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LIGABUE

Italy, 1978 (MIFF 1979)

Director: Salvatore Nocita

Ligabue is the re-created biography of Italy's most famous primitive painter. The film is based on a book about the artist by the famous neo-realist scriptwriter, Zavattini.

The film starts with Ligabue's arrival in central Italy after twenty years in Switzerland, his birthplace, where his Italian father had gone in search of work. He speaks a mixture of Italian and German, which makes it difficult for him to be understood by the locals.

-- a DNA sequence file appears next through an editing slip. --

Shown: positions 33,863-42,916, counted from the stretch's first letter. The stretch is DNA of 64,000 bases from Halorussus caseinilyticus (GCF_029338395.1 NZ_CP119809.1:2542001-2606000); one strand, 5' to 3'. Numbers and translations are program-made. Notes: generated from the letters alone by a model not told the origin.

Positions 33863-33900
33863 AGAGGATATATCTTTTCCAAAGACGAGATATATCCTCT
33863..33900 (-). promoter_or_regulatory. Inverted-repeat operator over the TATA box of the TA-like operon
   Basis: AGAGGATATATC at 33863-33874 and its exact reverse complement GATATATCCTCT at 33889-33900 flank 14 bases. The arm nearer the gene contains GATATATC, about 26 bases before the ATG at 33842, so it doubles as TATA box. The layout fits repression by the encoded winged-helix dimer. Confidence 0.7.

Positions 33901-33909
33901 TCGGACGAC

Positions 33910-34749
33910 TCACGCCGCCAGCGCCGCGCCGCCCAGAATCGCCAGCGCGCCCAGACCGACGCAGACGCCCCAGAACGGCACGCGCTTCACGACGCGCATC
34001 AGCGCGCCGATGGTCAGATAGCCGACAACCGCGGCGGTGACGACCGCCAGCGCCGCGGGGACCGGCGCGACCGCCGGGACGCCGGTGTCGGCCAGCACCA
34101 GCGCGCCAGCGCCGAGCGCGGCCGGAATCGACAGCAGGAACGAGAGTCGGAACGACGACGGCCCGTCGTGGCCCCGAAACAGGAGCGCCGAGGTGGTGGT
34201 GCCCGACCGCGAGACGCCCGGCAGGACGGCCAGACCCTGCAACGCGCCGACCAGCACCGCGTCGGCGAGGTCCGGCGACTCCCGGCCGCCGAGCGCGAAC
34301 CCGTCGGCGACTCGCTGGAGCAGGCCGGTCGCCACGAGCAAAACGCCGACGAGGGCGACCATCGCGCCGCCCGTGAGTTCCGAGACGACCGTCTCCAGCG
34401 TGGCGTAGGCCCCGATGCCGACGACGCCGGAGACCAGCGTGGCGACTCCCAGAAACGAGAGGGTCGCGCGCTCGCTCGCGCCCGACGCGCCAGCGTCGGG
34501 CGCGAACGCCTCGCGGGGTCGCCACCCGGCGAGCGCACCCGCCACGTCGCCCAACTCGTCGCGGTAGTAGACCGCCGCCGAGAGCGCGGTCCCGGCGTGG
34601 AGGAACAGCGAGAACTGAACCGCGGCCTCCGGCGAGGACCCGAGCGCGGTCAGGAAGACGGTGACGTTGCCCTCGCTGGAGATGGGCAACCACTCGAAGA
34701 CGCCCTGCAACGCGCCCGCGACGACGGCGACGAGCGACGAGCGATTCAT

Wandering from job to job, he finally takes up residence in a hut on the banks of the Po, in a natural world, where he lives almost like a savage. The townspeople call him 'il tedesco' — the German — and shun him as a wild man. A local sculptor discovers his talent after seeing the animal poster he has painted for a travelling circus, and his scribblings on the town walls. Ligabue reluctantly accepts assistance from this man — his first ever canvas to work on.

Despite his increasing success as a painter, Ligabue sells his work for bowls of soup and makes meagre exchanges with paintings that years later, will be valued at millions of lire. He remains essentially a primitive and lonely person hovering between sanity and insanity, but who miraculously manages to translate his inner torments onto canvas.

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